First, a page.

Much like the Headless Horsemen who headlines Washington Irving’s The Legend of Sleepy Hollow, the venerable 19th Century classic of American literature is once again resurrected for a terrifyingly tepid and kid-friendly version that nevertheless manages to elicits some genuine scares. Chief among these nightmarish moments is the theme song “Sleepy Hollow” which plays during a montage of kids getting a haunted house ready. Its blatant attempt to channel Green Day is quite chilling.
Another frightening moment had to be the appearance of a cowardly Revolutionary War-era ghost who tags along with the Nick and Kate in their efforts to combat the Headless Horseman. Besides the expected pain that a scaredy-cat comic relief ghost always brings to things, he also had the duty to explain everything to the kids so they would know what to do for the last half of the movie.
It all had to do with the Horseman getting his pumpkin head back at midnight as Halloween began and then he would do stuff we didn’t like. Probably like chopping off locals’ heads and even worse, all while his ghastly steed no doubt left its ectoplasmic crab apple calling cards all over the town’s streets and sidewalks.
Honestly though I wasn’t paying a lot of attention to all the details because I have this thing where I kind of zone out when people start talking about Hessians and the Battle of White Plains. Damn it, did I roll over on the remote and accidentally switch to that Ken Burns documentary on PBS?
Nick Crane (yes – he gets called Nickabod) is a nerd who makes remote control spiders and zombies for the haunted house with his friend Kate. Tucker is another kid who delights in scaring the timid Nick, but in one of the film’s best aspects, it doesn’t get hung up on a bunch of boring anti-bullying nonsense. Instead it’s content to focus on a bunch bumbling crooks nonsense.
The crooks steal Irving’s oringial manuscript from the town museum and with the law hot on their trail, they stash the book in a big pumpkin in the nearby forest. Somehow this causes the pumpkin to assume a Jack O’lantern face and come alive. The kids are in need of a big pumpkin and pick that one, bringing it back to town. For some reason this is the head the Horseman needs in addition to being where the friendly ghost lived. Tortured junk like this really makes you appreciate the brilliance of Irving’s tale.
Once Nick and Kate hear the story of the haunted pumpkin they realize they need to keep the pumpkin out of the Horseman’s hands. So do they ask their teacher for help? Do they drop it off at the police station? Lock it up in a bank vault? Toss into the back of an 18 wheeler speeding through town? Why would they do any of that when you have a perfectly good spooky forest nearby to hide it in? When this fails miserably as expected, the do the next most illogical thing and decide to hide it in the old haunted mansion that’s also nearby!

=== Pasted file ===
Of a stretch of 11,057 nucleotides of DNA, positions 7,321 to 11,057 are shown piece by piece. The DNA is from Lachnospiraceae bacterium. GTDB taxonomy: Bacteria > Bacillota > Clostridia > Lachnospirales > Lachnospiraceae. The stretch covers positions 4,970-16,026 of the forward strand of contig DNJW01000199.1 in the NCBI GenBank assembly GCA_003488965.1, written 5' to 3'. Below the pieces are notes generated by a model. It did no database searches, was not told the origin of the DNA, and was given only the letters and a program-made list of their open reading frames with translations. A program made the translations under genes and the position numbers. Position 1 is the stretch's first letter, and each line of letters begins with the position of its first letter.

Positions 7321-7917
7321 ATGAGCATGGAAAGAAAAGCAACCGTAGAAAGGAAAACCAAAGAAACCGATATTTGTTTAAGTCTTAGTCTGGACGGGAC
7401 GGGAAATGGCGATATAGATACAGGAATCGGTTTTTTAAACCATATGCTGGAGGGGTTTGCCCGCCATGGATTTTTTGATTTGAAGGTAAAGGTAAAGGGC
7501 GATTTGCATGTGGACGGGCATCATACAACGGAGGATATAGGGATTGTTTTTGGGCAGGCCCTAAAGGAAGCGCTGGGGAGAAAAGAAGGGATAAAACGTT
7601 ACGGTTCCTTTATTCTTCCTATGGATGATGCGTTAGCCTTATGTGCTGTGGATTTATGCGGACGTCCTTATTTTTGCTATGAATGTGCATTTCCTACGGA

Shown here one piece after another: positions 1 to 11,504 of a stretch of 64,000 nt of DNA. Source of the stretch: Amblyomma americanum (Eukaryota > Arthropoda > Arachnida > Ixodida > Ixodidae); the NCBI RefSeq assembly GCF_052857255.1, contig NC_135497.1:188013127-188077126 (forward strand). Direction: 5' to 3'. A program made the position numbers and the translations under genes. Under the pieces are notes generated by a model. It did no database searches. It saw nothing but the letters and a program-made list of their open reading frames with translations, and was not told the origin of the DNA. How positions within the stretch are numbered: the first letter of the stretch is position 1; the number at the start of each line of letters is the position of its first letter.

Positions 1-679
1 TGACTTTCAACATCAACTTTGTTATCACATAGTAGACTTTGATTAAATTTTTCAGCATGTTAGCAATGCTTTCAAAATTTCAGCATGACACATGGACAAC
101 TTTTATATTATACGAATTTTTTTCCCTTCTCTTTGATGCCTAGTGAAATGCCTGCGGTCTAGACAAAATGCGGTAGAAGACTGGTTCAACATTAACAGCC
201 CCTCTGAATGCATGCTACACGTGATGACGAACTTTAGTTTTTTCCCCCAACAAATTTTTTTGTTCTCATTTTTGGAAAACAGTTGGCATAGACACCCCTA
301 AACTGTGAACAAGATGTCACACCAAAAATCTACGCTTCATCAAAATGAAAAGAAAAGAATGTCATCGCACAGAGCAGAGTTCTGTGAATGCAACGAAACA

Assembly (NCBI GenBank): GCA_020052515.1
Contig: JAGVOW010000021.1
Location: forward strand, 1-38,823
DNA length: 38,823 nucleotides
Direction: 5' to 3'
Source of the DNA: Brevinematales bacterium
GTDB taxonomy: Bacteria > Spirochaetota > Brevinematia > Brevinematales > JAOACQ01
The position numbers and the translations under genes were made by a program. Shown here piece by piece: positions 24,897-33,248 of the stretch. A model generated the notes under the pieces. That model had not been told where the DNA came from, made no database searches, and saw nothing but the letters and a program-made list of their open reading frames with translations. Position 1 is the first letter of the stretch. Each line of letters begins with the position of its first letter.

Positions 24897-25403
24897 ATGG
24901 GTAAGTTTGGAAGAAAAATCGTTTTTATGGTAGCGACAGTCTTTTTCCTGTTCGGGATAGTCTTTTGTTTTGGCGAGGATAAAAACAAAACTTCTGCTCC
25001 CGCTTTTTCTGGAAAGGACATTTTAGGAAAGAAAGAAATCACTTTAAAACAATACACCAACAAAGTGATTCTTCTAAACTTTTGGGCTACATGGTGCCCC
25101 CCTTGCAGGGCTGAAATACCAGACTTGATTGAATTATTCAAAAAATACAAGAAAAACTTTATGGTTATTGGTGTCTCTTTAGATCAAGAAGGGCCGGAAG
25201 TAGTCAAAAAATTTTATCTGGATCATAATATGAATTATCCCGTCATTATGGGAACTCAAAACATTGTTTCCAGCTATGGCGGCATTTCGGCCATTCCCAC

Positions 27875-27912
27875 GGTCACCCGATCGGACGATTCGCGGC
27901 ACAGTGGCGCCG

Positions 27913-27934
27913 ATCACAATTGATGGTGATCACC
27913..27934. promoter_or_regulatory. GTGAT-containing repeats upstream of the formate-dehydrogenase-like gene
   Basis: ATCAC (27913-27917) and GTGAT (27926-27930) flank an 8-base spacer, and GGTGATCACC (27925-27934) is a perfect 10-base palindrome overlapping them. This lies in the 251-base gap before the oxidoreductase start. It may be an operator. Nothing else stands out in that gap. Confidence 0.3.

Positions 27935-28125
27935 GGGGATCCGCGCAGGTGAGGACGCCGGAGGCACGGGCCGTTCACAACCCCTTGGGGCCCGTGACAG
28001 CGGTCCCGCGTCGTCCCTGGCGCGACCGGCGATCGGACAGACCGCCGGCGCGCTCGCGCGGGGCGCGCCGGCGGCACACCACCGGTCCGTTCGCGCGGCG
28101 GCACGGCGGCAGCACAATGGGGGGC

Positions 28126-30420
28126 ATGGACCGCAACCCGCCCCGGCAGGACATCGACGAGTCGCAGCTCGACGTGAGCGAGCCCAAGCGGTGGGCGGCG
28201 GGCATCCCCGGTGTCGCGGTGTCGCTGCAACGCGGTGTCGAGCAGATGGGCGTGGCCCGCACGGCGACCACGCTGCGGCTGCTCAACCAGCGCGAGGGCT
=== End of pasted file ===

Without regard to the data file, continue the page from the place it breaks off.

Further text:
The side trip to the mansion is clearly meant to pad the story by another ten minutes as it’s full of ghosts and monsters that harass and chase our heroes separately from the harassing and chasing the Horseman does. An effort is made to tie the ghosts together with the rest of the story at the end when it’s revealed that the ghosts don’t like the Horseman because he scared off Ichabod who was supposed to marry their daughter, but their dislike of him didn’t figure into the plot, so what?
As the climax unfolded, I thought to myself that surely this wasn’t just going to amount to a game of keep-away with the kids and ghost playing hot potato with the pumpkin to keep it away from the Horseman. And then that’s what happened. Tack on a slow town clock that ultimately saves the day (because the Horseman only knows when it’s midnight based on that clock I guess – next time try an iWatch dude) and you understand why you never heard of this movie before.
While it isn’t the worst no name kiddie Halloween special since it’s 43 minute running time keeps it from being an evening-long slog and it does give you plenty of Headless Horseman action, the two terrible (and unnecessary) songs, the dumb story (why do we care if the Horseman gets his head back when he spends the whole movie running around terrorizing folks without it?), the annoying voices and dialogue of the kids, the tedious and tired bumbling crooks gimmick and the indifferent animation will leave you wondering why you didn’t just watch Disney’s adaptation of The Legend of Sleepy Hollow included in The Adventures of Ichabod and Mr. Toad for the hundredth time instead.
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